Friday, December 18, 2009


Switching costs are the costs incurred from changing from one brand to another. Tangible switching costs are things like laying a new telephone line. Intangible costs are things like the cost of switching to a new telephone number.

Vendor lock-in is when a customer prefers a different product than the one he uses, but not enough to pay the switching costs. Many vendors of high tech products work to increase their own lock-in and decrease the lock-in of their competitors. In some cases, for example computer hardware, switching costs tend to decrease with time.

Brand specific training for users of computer software is a lock-in that tends to increase with time. Users do not like changing from software they are familiar with, and the longer they use the software, and more proficient they become, the less willing they are to change. With enterprise software, the cost and risk of switching from one product to another is a powerful force maintaining the status quo.

Lock-in is the key issue in software marketing. The usual marketing ideas that apply to selling high margin consumer goods like fresh fish simply do not apply. In fact the normal rules our supply and demand are so skewed in the IT market that they are almost impossible to recognize.

Competing commodity software packages immediately become freeware. The reason is that the high initial cost of creating software combined with the low marginal costs per customer encourages vendors to increase market share by price cutting. If there is no brake, the market ends up spiralling down to freeware. If a new standard is introduced into the market, and it succeeds in becoming a real standard, your package may become a commodity and you may find yourself having to give it away.

But by locking customers into a solution, software vendors can reap sizeable profits even if their products are more or less the same as the competition. The reason is that the switching cost, and not the license fees for the software itself –- which tend to be a small part of the total cost of ownership -– is what is keeping the customer paying.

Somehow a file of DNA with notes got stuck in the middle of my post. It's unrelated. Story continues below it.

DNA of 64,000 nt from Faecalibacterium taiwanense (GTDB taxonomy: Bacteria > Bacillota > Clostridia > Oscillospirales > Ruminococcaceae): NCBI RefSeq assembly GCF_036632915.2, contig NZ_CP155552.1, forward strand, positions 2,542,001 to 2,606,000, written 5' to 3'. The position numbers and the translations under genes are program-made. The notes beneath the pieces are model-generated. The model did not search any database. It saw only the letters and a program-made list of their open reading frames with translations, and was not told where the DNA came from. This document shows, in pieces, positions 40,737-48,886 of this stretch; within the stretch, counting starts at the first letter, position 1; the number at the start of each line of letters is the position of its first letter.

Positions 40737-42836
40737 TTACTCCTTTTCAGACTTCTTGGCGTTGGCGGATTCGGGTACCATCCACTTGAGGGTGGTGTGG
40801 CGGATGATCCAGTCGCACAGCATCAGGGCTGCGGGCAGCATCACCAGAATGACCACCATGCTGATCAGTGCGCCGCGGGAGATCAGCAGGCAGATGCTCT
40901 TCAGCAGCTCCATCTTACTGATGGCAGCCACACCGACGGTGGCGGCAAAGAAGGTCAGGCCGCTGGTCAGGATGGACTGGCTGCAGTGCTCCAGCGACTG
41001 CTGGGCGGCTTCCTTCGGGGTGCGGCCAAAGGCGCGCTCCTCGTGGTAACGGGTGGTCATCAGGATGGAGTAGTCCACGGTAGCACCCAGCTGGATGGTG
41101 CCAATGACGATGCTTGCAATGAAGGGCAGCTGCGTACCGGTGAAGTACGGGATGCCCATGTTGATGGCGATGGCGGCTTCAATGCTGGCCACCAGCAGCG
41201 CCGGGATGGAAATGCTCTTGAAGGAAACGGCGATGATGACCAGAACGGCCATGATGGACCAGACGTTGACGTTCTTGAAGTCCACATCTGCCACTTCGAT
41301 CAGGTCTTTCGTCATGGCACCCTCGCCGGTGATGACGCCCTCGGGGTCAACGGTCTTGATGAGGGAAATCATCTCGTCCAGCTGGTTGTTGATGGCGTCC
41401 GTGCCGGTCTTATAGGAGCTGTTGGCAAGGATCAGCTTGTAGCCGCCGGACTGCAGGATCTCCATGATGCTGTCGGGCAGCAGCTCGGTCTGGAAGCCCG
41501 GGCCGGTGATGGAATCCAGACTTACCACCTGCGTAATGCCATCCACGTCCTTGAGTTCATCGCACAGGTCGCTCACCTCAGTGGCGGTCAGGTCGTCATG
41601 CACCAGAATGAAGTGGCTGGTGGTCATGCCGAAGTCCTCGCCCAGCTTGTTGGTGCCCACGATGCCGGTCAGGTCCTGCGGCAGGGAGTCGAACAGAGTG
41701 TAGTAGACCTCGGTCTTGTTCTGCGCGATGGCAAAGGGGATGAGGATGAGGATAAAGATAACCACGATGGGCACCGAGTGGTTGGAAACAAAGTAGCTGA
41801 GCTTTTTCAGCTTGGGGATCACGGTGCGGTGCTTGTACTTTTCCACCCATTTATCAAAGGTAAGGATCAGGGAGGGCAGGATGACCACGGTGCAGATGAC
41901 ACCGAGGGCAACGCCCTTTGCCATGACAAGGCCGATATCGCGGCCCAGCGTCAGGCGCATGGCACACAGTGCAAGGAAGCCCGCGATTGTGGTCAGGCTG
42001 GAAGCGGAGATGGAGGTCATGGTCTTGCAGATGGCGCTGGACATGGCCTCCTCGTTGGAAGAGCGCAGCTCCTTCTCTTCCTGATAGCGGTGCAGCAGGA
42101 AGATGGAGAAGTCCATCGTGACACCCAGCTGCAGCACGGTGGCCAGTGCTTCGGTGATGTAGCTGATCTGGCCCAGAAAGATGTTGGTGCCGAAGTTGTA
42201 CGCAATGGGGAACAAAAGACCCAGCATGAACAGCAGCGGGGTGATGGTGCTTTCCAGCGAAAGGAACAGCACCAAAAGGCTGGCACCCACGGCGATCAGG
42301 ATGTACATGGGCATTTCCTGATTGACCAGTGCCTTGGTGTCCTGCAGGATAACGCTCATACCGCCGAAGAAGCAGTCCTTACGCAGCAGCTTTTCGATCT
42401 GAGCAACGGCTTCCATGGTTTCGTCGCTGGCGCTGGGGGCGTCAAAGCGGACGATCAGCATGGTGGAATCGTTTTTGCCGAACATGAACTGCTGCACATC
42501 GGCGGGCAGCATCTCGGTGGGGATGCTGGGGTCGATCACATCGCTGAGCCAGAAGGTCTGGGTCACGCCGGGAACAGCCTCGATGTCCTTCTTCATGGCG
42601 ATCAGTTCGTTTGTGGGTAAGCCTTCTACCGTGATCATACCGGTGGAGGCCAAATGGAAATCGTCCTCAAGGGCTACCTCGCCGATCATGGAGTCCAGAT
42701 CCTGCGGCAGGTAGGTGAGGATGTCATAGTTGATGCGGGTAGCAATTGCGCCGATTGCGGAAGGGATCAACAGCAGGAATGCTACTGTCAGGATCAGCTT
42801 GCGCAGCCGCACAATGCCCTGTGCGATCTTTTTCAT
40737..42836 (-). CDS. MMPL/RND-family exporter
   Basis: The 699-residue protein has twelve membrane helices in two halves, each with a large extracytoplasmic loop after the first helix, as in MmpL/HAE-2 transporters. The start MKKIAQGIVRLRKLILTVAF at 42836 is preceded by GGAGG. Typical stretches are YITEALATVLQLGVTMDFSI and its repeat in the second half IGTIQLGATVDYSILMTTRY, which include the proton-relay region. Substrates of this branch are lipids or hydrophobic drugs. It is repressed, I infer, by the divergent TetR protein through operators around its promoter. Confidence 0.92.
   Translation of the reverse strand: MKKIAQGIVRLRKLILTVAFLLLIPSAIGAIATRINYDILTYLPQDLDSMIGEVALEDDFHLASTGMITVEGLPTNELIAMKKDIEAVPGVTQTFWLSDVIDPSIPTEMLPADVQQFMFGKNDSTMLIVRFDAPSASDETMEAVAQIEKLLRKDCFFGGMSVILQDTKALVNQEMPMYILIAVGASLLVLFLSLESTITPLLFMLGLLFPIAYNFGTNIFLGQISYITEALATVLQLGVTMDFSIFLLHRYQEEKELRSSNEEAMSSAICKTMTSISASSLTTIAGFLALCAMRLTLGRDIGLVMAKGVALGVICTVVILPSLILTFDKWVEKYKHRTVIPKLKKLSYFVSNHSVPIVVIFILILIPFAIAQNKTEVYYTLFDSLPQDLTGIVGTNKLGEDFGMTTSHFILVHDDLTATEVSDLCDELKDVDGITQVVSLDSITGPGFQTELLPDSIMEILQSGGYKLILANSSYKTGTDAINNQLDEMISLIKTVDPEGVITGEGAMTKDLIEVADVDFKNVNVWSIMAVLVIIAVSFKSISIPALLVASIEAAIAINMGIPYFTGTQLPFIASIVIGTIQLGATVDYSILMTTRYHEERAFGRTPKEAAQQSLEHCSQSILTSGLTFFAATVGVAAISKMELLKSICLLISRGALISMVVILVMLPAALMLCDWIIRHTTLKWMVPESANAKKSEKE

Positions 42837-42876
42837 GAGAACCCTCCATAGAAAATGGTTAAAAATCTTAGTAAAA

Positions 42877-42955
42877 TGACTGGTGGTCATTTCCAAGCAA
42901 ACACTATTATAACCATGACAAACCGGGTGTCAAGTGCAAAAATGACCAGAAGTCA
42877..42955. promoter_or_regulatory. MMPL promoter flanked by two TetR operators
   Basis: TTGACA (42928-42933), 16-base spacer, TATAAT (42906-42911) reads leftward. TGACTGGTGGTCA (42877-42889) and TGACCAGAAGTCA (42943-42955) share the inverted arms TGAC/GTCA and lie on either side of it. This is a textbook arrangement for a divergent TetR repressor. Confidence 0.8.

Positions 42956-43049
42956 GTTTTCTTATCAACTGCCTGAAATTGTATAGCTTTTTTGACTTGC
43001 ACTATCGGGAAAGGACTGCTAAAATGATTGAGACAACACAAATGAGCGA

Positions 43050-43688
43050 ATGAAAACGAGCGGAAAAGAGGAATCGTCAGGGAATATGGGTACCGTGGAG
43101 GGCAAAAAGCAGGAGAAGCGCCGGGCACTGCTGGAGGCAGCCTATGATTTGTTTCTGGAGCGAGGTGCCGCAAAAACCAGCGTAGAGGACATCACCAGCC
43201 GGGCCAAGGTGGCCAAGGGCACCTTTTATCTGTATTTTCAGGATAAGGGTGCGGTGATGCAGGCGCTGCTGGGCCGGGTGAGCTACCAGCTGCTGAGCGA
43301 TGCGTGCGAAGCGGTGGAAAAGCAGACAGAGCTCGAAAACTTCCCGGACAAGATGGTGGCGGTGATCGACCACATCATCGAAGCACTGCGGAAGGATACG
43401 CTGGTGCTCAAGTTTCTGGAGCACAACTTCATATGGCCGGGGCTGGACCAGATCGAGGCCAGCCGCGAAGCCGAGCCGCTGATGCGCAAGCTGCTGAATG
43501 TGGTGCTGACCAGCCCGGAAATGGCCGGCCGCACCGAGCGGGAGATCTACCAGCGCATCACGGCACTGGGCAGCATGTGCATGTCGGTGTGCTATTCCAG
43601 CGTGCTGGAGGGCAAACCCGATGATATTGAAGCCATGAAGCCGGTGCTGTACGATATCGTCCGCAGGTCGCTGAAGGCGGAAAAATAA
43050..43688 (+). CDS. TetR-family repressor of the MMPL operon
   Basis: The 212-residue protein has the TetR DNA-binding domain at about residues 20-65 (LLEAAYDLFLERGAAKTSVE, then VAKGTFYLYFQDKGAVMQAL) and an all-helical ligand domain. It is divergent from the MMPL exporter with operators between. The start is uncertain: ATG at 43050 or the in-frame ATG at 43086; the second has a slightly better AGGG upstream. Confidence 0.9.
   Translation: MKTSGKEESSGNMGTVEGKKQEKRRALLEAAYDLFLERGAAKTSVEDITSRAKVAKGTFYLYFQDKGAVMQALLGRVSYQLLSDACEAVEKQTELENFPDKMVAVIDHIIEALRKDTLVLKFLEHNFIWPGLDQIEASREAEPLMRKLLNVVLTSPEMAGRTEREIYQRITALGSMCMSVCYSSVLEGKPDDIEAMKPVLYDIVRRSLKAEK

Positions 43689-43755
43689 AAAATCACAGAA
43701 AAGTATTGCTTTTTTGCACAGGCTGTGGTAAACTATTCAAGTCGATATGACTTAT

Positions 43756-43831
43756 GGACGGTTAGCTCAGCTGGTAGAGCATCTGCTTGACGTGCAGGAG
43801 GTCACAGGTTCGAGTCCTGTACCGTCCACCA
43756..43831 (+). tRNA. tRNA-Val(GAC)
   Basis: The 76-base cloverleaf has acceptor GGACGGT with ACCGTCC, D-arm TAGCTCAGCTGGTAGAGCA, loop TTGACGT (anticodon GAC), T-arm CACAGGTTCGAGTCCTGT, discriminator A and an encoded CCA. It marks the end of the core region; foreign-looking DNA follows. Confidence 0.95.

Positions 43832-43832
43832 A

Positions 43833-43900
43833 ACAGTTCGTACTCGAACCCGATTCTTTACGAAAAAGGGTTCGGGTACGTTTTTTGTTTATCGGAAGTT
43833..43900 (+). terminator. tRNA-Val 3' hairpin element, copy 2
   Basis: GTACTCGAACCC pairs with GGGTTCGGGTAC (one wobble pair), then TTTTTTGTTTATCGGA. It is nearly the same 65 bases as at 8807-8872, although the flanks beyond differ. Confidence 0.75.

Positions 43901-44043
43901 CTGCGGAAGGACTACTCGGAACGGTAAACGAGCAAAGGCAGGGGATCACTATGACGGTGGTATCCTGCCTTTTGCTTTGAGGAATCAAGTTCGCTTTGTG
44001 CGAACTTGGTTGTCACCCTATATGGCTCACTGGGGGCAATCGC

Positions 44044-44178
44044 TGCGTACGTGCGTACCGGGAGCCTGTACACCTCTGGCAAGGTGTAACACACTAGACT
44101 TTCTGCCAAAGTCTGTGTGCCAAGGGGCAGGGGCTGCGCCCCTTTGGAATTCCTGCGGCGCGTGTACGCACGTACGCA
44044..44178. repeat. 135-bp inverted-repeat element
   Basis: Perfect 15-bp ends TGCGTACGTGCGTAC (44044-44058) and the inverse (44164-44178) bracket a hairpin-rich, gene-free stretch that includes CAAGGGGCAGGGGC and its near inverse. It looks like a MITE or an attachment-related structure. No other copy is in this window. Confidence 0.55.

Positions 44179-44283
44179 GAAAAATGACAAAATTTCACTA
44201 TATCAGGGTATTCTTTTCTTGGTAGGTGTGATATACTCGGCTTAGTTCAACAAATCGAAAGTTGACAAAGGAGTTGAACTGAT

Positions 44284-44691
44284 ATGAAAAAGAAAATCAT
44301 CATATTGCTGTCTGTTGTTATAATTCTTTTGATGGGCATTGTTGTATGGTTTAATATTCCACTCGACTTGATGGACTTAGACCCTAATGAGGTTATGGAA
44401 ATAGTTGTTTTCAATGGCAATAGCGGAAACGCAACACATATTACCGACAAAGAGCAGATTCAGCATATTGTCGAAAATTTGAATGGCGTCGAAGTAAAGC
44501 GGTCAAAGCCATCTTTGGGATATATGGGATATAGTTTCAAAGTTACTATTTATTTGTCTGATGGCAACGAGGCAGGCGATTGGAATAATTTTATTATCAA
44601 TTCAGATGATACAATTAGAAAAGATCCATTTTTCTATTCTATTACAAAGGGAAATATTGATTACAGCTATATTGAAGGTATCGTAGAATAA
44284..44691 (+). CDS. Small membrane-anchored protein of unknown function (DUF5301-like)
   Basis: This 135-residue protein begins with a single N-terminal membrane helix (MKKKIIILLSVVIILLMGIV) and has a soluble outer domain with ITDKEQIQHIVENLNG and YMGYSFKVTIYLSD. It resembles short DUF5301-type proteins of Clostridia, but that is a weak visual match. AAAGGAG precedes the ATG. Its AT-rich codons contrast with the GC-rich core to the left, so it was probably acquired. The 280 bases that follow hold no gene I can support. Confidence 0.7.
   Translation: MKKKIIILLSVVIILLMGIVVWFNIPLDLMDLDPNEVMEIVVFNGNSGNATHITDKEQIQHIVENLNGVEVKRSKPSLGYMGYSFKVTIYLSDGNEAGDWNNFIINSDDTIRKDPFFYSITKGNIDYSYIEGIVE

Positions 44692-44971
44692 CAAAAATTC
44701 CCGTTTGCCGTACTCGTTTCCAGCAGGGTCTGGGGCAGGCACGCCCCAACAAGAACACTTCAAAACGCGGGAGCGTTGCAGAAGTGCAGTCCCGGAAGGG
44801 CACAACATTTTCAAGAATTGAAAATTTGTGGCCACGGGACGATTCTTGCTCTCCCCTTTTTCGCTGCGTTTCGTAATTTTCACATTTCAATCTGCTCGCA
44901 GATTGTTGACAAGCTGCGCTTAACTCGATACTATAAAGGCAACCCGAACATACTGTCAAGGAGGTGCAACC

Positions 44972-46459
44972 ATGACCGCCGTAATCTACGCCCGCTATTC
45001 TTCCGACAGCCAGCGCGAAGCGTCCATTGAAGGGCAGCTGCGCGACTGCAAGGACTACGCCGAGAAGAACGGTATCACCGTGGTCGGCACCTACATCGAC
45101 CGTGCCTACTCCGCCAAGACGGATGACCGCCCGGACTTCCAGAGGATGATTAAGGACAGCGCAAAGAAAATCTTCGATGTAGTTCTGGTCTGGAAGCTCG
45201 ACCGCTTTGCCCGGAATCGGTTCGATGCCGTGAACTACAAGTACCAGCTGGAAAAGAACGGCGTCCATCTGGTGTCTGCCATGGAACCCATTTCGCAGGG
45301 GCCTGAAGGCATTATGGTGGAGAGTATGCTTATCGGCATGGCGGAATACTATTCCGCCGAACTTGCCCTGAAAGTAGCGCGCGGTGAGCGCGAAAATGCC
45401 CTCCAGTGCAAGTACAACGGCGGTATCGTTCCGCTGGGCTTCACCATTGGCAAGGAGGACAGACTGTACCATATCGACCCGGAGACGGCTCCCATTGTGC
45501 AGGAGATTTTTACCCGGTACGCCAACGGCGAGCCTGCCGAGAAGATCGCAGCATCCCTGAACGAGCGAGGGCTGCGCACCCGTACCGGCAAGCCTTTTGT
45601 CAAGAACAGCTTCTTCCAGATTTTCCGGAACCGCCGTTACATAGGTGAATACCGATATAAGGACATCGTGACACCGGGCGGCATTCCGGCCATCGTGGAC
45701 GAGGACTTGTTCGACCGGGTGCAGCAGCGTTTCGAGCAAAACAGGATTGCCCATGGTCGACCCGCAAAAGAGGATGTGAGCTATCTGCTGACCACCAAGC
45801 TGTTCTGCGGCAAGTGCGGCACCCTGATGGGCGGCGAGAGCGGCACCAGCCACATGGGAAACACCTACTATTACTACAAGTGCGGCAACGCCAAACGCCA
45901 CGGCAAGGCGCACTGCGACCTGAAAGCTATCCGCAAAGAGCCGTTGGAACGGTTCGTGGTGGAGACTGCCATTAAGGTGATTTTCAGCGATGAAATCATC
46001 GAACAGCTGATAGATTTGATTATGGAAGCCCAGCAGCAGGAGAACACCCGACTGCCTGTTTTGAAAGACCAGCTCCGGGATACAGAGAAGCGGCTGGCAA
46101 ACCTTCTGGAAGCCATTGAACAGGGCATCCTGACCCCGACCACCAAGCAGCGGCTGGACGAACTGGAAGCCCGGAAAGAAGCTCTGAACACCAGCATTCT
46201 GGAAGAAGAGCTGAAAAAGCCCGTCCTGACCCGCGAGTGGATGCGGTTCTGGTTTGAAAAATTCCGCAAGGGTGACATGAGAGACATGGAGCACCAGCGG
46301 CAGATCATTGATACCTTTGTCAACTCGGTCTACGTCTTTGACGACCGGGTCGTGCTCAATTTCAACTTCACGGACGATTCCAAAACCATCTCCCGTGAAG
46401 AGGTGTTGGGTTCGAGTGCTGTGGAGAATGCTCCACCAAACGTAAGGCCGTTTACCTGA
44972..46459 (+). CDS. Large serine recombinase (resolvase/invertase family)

Tuesday, December 08, 2009

Alea developers move to Jedox

Interesting story behind Jedox hiring the remaining Alea developers from Prague. As far as I know there are three left, but once there were thirty. The MIS hotheadedly fired most of them after the disastrous Alea 4.0 project back in 2001 (or maybe 2002, I have forgotten).

Alea was a clone of TM1 developed by MIS GmbH from scratch in Prague back in the mid 90s. After squandering its IPO money, MIS ended up as part of Infor. Comshare was there too, and the two product lines started to compete internally and merge. In my opinion MIS had better technology than Comshare, but I am not a neutral observer.

One upshot of all this is Alea was renamed Infor OLAP and development was moved to Ann Arbor. My guess is that this is one reason why Matthias Krämer went to Jedox, though I haven't asked him. He won't need to take much time to get to know the products.

The MIS front-end tools are still being developed in Prague. The Web application development tool was originally created by Intellicube, which Christian Raue (founder of Jedox) sold to MIS. The development team was partly made up of redundant Alea developers. I was later product manager for that product, now known as Application Studio. Unsurprisingly, the Jedox front-end tools are very similar to Application Studio.